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Let's say someone has updated the remote origin with some nonsense and I want to ignore it. My repo looks like

A-B-C-D

And the remote is

A-B-C-D-E-F

I basically want to ditch E & F, but keep the history, so hopefully the result would look like

      /-----\
A-B-C-D-E-F-G

I can't see how to reset or revert without replaying E & F on top. I can't see how to merge without keeping E & F's changes. G & D should be precisely the same basically.

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1 Answer 1

up vote 3 down vote accepted

So, you want to undo the changes in E and F, but retain E and F in the history? Use git revert with the -n (no commit) option:

$ git revert -n $F
$ git revert -n $E
# Fix conflicts, check to make sure the reverts look good, etc.
$ git commit
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Why would I need the two revert commands with both F then E? I got it working with a test repo, and happily reverted back after some monster merging. Is there an easy way to just accept ALL of targets changes? –  Wil Sep 1 '10 at 15:28
    
git revert only reverts one commit at a time; I was under the impression you wanted to revert both commits in a single revert commit. –  mipadi Sep 1 '10 at 15:37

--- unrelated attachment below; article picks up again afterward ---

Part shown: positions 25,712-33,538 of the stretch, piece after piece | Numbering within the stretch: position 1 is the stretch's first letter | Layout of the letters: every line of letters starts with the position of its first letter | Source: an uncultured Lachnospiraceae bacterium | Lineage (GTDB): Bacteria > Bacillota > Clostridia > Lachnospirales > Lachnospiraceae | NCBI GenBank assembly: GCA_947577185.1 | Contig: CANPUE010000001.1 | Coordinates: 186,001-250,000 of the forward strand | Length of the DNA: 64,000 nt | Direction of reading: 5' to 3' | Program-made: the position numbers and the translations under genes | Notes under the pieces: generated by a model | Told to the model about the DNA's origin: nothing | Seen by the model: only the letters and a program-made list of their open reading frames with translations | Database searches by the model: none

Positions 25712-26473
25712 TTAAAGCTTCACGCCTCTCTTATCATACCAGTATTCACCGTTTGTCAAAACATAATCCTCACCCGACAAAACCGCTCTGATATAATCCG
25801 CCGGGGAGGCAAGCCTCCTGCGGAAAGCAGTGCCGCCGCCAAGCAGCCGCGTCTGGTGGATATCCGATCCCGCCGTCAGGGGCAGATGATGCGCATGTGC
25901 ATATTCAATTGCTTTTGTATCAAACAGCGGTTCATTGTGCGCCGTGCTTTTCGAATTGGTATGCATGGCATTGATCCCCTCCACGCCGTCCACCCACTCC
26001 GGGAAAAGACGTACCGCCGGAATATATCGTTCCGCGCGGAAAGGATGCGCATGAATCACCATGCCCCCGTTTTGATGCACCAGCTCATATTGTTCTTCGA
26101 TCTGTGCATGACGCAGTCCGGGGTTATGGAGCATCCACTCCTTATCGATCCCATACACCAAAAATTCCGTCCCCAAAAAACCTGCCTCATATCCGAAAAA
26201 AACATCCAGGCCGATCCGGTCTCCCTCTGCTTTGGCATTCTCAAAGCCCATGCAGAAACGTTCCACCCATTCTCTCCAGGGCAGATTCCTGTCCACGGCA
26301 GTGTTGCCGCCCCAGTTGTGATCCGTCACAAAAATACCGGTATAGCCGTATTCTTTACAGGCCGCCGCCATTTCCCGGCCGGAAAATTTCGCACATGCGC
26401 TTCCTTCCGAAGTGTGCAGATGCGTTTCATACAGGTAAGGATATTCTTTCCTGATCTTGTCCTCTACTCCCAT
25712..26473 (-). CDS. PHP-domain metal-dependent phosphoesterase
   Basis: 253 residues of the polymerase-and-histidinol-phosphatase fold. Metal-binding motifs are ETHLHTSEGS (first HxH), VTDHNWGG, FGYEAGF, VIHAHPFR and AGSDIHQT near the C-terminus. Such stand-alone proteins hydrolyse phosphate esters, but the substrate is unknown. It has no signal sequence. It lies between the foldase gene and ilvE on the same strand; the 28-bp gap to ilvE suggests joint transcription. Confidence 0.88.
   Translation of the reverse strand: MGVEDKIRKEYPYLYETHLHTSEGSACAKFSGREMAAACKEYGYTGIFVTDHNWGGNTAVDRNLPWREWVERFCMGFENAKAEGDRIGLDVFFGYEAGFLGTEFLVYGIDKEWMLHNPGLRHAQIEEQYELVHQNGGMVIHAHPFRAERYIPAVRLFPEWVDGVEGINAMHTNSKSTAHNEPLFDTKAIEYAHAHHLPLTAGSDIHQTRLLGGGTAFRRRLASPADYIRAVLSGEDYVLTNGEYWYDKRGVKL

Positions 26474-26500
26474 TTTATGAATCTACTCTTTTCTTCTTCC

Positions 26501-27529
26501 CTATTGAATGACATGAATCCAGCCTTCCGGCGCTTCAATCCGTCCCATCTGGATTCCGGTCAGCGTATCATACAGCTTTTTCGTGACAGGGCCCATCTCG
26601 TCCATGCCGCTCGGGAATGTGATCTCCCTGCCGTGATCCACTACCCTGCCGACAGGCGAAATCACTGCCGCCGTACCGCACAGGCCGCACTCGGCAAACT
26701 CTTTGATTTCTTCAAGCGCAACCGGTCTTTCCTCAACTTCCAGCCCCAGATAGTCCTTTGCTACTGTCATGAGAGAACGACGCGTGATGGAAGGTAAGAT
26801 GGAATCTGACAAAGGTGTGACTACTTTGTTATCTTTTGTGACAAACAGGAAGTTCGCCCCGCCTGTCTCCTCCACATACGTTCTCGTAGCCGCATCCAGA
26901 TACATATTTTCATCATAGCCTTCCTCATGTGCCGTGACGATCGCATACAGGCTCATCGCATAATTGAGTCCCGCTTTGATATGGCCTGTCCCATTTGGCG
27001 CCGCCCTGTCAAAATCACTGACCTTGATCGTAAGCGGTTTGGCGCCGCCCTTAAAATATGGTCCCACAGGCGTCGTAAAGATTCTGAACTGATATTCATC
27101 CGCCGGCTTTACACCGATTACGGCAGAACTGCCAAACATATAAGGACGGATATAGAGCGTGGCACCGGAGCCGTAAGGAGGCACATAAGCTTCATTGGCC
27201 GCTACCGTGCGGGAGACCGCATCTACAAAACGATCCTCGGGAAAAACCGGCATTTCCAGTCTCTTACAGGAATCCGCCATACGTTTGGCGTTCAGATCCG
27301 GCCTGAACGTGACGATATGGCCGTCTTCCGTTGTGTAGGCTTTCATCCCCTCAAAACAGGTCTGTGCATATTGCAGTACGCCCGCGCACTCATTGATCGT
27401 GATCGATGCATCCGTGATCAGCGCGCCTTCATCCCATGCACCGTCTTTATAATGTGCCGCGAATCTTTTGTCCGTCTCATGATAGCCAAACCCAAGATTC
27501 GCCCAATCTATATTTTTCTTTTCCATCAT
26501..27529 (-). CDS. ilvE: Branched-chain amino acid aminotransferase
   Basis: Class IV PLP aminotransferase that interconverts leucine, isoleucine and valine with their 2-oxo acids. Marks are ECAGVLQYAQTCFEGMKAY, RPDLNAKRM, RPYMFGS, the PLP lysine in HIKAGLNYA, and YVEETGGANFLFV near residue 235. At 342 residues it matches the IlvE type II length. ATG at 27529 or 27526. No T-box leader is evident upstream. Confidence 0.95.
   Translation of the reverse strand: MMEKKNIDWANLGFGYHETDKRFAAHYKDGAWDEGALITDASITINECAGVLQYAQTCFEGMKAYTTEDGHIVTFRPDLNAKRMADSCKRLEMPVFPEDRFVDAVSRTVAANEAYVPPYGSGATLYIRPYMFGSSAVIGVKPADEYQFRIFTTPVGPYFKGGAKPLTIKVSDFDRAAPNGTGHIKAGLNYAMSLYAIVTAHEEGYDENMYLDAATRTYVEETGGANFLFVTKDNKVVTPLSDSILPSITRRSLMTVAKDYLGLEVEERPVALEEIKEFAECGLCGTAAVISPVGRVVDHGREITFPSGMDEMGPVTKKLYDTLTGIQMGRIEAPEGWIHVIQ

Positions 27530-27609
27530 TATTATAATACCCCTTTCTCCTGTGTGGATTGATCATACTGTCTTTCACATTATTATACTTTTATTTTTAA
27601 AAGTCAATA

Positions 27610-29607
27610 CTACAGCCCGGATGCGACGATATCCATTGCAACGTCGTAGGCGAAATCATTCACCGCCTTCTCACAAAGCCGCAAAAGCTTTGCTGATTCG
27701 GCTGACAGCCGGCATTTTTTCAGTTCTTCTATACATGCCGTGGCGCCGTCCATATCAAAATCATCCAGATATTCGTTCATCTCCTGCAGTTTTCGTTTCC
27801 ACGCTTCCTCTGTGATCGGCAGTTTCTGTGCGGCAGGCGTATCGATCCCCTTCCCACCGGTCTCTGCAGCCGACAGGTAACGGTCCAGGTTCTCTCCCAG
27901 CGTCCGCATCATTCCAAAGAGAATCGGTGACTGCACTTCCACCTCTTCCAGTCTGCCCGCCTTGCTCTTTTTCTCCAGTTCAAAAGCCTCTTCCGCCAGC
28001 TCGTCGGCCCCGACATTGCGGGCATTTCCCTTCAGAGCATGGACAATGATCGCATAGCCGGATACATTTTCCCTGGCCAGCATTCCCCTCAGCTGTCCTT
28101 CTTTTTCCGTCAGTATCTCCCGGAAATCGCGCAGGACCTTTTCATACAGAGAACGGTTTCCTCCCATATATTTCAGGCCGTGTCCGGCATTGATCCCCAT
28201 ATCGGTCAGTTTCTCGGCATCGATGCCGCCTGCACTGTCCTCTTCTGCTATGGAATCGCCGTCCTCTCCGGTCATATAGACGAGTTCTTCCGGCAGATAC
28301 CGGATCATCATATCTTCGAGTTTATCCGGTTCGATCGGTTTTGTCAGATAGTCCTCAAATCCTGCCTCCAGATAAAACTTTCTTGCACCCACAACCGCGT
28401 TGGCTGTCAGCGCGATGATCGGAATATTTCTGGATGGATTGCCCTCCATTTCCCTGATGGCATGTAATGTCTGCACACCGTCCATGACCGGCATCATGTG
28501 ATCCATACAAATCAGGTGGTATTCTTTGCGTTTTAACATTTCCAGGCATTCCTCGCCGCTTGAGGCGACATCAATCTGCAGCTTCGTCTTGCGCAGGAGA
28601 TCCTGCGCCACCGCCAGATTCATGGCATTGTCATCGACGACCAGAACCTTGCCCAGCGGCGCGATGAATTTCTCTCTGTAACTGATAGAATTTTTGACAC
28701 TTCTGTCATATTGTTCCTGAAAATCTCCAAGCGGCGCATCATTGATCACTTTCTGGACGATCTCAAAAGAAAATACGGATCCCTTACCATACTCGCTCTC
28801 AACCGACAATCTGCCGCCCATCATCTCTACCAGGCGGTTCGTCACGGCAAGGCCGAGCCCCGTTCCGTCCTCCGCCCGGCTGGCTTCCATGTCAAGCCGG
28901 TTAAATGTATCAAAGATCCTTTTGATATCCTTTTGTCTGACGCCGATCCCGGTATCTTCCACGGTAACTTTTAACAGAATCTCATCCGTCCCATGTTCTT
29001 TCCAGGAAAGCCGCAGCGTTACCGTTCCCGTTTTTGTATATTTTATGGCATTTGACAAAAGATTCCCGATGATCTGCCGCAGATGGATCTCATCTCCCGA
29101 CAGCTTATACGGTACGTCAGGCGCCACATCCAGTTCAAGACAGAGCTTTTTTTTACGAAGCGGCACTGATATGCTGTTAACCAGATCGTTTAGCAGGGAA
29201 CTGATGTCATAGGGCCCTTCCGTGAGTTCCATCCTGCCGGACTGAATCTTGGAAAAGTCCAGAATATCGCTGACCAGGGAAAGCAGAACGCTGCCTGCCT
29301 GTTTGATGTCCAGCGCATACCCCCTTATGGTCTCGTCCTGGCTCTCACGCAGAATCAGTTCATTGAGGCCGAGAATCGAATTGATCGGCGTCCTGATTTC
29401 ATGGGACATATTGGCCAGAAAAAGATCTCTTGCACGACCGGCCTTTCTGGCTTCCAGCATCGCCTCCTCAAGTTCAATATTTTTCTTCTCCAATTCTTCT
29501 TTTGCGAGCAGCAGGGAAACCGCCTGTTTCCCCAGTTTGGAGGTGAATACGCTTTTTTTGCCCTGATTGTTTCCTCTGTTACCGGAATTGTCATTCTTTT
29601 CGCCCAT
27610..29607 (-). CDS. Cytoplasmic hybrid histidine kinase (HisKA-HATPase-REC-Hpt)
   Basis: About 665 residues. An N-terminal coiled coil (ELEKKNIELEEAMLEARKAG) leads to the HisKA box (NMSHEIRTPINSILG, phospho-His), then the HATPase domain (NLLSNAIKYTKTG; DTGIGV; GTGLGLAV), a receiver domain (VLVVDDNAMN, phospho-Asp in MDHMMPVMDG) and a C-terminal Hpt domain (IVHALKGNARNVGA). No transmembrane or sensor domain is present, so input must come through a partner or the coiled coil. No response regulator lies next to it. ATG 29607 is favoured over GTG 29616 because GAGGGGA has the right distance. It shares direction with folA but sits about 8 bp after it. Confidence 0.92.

Could I just skip F can go directly to E? Essentially it just resets the HEAD to that previous state, so with the -n flag I could edit up, create a new commit message and move on? E & F would still be in the history, but their changes would have been reverted in the merge after revert -n $E? –  Wil Sep 1 '10 at 16:15
    
It doesn't reset the HEAD to the previous state (that's what git reset does); git revert actually creates a new commit that undoes the given commit. If you revert E, you'll only have reverted the changes introduced in E, not the changes introduced in both E and F. (Maybe this'll work in your specific case -- I don't know all the details of your commit history -- but in general, it probably won't.) –  mipadi Sep 1 '10 at 16:22

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